No. Don't take testosterone. You are receiving therapy for your prostate cancer. The goal for prostate cancer therapy is to decrease your testosterone level. If you take testosterone, it is almost like pouring fuel to the fire- you are just going to feed the cancer cells. Talk to your md and ask for help. Keep active and exercise. Your md also has to rule out other causes of your problem above. Read more...

Does brachytherapy prove effective for any kind of cancer other than prostate cancer?

Breast Cancer. Brachytherapy has been used for breast cancer rx for over 30 years; however, it's only been perfected over the past decade, utilizing special catheters placed into the breast followed by twice-daily treatments for 5 days. While "not for everyone", it is an effective option for some patients with early breast cancer. This is particularly useful if travel to radiation centers is an issue. Read more...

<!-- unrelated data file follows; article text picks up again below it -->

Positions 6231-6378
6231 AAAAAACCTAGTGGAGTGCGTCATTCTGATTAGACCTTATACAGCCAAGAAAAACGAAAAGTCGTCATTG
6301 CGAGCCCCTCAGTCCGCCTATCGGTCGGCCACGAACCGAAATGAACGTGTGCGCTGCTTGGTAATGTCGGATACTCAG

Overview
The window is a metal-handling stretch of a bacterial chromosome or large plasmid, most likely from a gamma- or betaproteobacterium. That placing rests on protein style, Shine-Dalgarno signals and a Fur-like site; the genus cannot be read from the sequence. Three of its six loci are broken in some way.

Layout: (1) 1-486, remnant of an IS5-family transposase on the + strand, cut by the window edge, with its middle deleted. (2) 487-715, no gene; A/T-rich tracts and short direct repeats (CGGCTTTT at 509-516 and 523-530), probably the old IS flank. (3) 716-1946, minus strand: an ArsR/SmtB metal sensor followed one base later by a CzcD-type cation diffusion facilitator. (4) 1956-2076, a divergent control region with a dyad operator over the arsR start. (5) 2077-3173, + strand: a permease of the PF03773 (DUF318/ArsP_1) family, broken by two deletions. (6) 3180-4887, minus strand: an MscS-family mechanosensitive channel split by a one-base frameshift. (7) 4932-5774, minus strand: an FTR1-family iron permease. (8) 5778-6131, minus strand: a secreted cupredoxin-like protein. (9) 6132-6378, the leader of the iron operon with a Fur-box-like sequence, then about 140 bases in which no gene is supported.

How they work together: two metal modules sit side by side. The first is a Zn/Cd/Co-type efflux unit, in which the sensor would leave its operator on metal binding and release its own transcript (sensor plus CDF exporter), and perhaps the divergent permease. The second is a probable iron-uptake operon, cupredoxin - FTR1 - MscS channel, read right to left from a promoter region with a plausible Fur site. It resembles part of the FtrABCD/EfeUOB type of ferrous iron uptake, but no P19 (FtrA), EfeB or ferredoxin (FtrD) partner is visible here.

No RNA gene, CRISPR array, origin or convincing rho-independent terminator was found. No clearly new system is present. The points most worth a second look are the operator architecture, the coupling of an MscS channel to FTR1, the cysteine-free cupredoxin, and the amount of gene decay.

Yes,for limb sarcoma. Brachytherapy following wide local excision for high grade sarcomas of the limbs and abdominal wall has led to increased survival and limb salvage. Read more...
Yes. While brachytherapy is usually used for prostate cancer, it has been used for other tumors. In urology specifically, it has proven effective as a penile saving therapy for penile cancer. Dr. Crook in bc, vancouver has produced amazing research in this regard. Read more...
"Brachy" is a. Greek root, meaning "short". The range of XRT is short, when the isotope is implanted, or applied through an opening. Cervix cancer is the prime use, but a subset of radiation oncologists are deeply interested, conceptually and technically, in delivering very high dose where the tumor is, and very little to adjacent tissues due to the short range. Read more...
Handful. Brachytherapy is a term used to describe the short acting nature of very high doses of radiation. It works close to the target to deliver dose without exposing many other tissues to dose. It is used most commonly in prostate and gyn cancers. It can b used in a lot of situations in well trained hands. Second most common uses are in the lung, breast, head and neck, esophagus, rectum, and skin. Read more...